Wednesday, July 29, 2020

6 stories making headlines this week

Posted By on Wed, Jul 29, 2020 at 1:00 AM

click to enlarge ALISSA SMITH
  • Alissa Smith

On July 24, the ribbon was cut on Bancroft Park, which has been extensively redesigned since a fire damaged its historic bandshell in 2017. Among the new additions: an “automated restroom with self-cleaning features; a renewed event plaza for special events ...; a play area with climbing features and musical flowers; and accessibility improvements throughout the space,” according to a news release. The redesign, with its vast areas of white concrete, has been criticized by many members of the community, who see it as a “Disneyfication” of a once-natural space.

The Aerospace Corporation announced it is investing almost $100 million in a research and development facility in Colorado Springs. The space will meet the needs of the “U.S. Space Command, the U.S. Space Force, and a variety of other customers,” according to a press release. Construction starts this month at Peak Innovation Park at the Colorado Springs Airport. It is scheduled to open in spring 2022.

The Air Force Academy’s entire cadet wing will be welcomed back for in-person and online classes at month’s end. The Academy is renting about 200 hotel rooms to house healthy cadets to make room on campus for distancing of those infected with the coronavirus.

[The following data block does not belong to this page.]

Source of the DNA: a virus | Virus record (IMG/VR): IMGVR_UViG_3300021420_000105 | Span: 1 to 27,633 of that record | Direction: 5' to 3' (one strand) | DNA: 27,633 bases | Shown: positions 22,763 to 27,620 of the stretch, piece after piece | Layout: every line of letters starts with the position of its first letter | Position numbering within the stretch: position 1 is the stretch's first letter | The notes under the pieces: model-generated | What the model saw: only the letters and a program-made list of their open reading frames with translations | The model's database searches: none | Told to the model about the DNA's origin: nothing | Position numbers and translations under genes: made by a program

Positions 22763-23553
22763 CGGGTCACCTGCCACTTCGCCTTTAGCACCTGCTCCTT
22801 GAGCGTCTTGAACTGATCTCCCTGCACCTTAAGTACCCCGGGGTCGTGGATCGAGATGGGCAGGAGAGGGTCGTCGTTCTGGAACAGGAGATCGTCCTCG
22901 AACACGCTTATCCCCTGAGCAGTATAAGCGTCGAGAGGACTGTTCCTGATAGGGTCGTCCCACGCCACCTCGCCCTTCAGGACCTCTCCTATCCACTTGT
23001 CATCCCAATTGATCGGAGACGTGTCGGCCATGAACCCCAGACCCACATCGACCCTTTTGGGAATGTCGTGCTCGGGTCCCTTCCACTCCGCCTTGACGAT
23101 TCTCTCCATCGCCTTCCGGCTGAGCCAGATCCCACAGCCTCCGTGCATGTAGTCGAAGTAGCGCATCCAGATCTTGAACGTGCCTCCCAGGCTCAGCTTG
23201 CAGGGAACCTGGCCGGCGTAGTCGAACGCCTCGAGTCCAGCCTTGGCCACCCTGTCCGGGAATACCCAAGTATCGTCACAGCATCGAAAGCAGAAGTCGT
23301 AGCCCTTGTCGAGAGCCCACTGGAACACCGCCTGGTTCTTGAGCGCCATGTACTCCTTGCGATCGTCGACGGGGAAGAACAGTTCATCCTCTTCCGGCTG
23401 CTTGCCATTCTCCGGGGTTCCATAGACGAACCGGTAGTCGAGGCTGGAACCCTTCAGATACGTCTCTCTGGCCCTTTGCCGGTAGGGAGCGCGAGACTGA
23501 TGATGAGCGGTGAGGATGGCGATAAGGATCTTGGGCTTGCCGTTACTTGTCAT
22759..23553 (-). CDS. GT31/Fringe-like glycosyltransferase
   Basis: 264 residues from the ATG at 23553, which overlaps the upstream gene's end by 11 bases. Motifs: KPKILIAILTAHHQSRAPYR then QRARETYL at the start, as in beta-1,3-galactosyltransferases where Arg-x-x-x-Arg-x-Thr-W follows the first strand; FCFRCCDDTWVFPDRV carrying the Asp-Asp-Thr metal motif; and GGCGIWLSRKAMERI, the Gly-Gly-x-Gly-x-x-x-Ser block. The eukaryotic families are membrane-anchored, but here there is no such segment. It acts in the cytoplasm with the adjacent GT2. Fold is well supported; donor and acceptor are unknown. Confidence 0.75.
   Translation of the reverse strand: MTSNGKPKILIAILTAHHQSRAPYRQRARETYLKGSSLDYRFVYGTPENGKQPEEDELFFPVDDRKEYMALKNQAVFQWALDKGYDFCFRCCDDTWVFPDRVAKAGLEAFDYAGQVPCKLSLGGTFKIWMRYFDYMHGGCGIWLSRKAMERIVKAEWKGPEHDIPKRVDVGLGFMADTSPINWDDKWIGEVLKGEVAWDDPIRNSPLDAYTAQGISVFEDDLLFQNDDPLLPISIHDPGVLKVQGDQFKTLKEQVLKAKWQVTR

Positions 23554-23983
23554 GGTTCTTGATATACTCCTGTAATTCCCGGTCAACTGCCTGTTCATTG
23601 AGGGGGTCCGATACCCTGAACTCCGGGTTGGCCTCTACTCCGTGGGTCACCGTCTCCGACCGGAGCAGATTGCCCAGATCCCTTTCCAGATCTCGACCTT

The Colorado Springs Public Art Commission has issued a creative challenge for Springs residents to create their own public art that can be seen from the street. Share pieces on social media with the hashtag #cospublicartathome, the first Saturday of each month.

Teller County reported 34 positive or suspected positive COVID-19 tests associated with the Andrew Wommack Ministry, which hosted a Family Bible Conference that drew 1,000 people in early July in defiance of a cease-and-desist order from the Colorado Attorney General’s office, the Pikes Peak Courier reported.

  • City of Colorado Springs

The Pikes Peak Summit Complex is making progress at 14,115 feet, including construction of one of the viewing areas. The work is about 50 percent done on the 38,000-square-foot visitors center, more than twice the size of the current Summit House, which was built in 1963.

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